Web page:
He wants something much more than just "believing and being baptized." But Simon hadn't gotten beyond that point. He didn't understand what it was all about he didn't "get it." But as far as the Holy Spirit is concerned, what did it mean to receive the Holy Spirit? Remember that David, in Psalm 51:11, prayed that God wouldn't take His Holy Spirit away from him and he also prayed that the Lord would create in him a new heart and a right spirit (vs. 10). How does God do that? It's through the power of the Holy Spirit in our hearts.
So then to receive the Holy Spirit, which is free, would mean to have the conversion experience of a new heart and a right spirit within us. Simon didn't even get to that point. Wayne Rice in one of his Youth Talks tells about a young man named Jeremy. Jeremy wore inch thick, coke bottle glasses and a perfect bowl haircut. He knew the answers to everything and was the teacher's pet. One day, after an uncharacteristic absence from school, Jeremy showed up in class with a big grin on his face, wearing a goofy looking, Mickey Mouse hat. The teacher asked Jeremy where he got the hat. "I went to Disneyland yesterday!" he said excitedly. "Oh really," said the teacher. "Why don't you tell us about your trip to Disneyland." "Okay! Well, I got to Disneyland and the first thing I saw was the parking lot," Jeremy said. "That parking lot must hold about a million cars! I got on a tram that carried me around the parking lot until I got to the place where you buy the tickets. So I got off and stood in line. I bought a ticket and I also bought this cool hat!" "And then what did you do?" asked the teacher. "Well, I got back on the tram and rode around the parking lot some more. That was really fun! I rode that tram all day!" "All day?" asked the teacher. "Did you go through the turnstiles and under the bridge to Main Street U.S.A., Adventureland, Fantasyland, Tomorrowland, and the rest of the park?" Jeremy thought for a moment and said, "No. Was I supposed to?3
Like Jeremy, Simon the Magician never really went past the ticket booth. He didn't really enter into the spirit of Christianity. So what is the bottom line in this story from Acts? I believe we see here a contrast between what on one hand is a legalistic relationship and on the other hand a genuine, authentic heart-relationship with God. After all, Simon, it says, believed and was baptized. And there are some who teach that's all that is necessary for the plan of salvation. 'Just believe and you will be saved. Oh, and be baptized, of course.'
But that's all they understand the plan of salvation to be. Just believe that Christ died on the cross and accept His substitutionary death on your behalf and everything will be fine. That's all. But is that enough?
Actually, I think that view makes a mockery out of Jesus' sufferings and death. What did God want to happen because of Jesus' sacrificial death? Oh, forgiveness by God was communicated very clearly by Christ's sacrifice, because God Himself is forgiveness personified. But God wanted it to bring us closer to God. He wanted genuine reconciliation and this new-heart, right-spirit relationship-with-God experience to happen. If it doesn't do that, if it doesn't change us, then it is all for nothing as far as we're concerned.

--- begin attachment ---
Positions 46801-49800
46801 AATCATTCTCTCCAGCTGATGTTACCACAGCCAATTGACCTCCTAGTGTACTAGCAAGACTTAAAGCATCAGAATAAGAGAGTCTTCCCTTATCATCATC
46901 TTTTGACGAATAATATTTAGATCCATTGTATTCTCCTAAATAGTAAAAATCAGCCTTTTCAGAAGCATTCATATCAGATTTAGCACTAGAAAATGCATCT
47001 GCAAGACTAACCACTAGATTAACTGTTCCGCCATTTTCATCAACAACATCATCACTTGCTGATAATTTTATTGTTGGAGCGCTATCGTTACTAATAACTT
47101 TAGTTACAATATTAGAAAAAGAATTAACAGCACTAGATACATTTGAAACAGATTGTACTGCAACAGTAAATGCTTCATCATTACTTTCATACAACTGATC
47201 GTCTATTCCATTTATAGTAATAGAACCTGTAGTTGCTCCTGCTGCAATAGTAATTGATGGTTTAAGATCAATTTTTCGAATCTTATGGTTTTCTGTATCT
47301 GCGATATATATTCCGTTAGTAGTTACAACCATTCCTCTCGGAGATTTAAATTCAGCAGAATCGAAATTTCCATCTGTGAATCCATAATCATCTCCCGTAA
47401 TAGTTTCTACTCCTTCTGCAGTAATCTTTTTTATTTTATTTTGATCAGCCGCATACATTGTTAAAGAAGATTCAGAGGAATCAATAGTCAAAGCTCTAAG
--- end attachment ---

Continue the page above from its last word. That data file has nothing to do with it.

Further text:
Simon believed and was baptized, but that was not enough in and of itself. After all, Jesus didn't say to Nicodemus, "Unless you are forgiven, you will never enter the kingdom of heaven." He said, "Unless you are born again, you'll never enter the kingdom of heaven."
So what difference does this story make to us now? What difference does it make? I think, first of all, that it should serve as a warning to us to be aware of our motivations for being Christians and for why we associate with the church. What is it that drives us? Is it because we want to control others or gain some kind of selfish authority? Or is it that we want to know Christ and that is what leads us to walk with Him? What are the reasons we perform service in the church?
A soul-search can be good for the soul. Do we seek to associate with the church just so we can use others to achieve our own greed or dysfunctional needs? Or is it so that we can encourage each other to have this new-heart, right-spirit relationship with God and to grow in His likeness? So let's ask the Lord to reveal to us what our true motivation is and ask for His help to change us to the right one. The second thing this story can do for us is that it tells us that whatever we believe as Christians, we should be different as a result of our beliefs. Genuine Christians will want to ask God daily for a new heart and right spirit. And having that, we will want to be willing to listen to Him. Are we willing? And if not, let's ask God to go all the way in our hearts to create newness and grow us into His image. And to do that, sometimes it really helps to get the right instructions in the first place.
During a two week follow up appointment with his cardiologist, a patient informed his doctor that he was having trouble with one of his medications. "Which one?" asked the doctor. "The patch," he replied, "the nurse told me to put on a new one every six hours, and I've run out of places to put it!" The doctor had him quickly undress and discovered what he hoped he wouldn't see. Yes, the man had over fifty patches on his body! The instructions were changed to include the removal of the old patch before applying a new one.4
So sometimes it can be helpful to go back to our heavenly physician for newer or perhaps more clarified instructions. As Christians we can do that by going back to God's word in order to renew our understanding of what He wants for our healing. And as we do, we'll find that what God really wants is that we have a trusting, understanding friendship with Him. And to do that we really need to know God. Micah 6:8 tells us that what God desires is: that we do what is right, love mercy, and live humbly with our God. Hosea 6:6 tells us that what God desires is: steadfast love and the knowledge of God. And Jesus tells us that to know God is life eternal. In other words, knowing God as He truly is will be a life-changing experience.
1. Dynamic Illustrations: July/August/September 2002, (www.sermons.com).
2. Focus on the Family letter (Sept. 1992).
4. The Pastor's Story File, vol. 17, No. 8, June 2001, p. 41.
Hymn of Praise: #240, Fairest Lord Jesus Scripture: Acts 8:5-8 Hymn of Response: #291, We Have Not Known Thee
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last updated 24/7/05 by Bob Beckett and Eric Koester.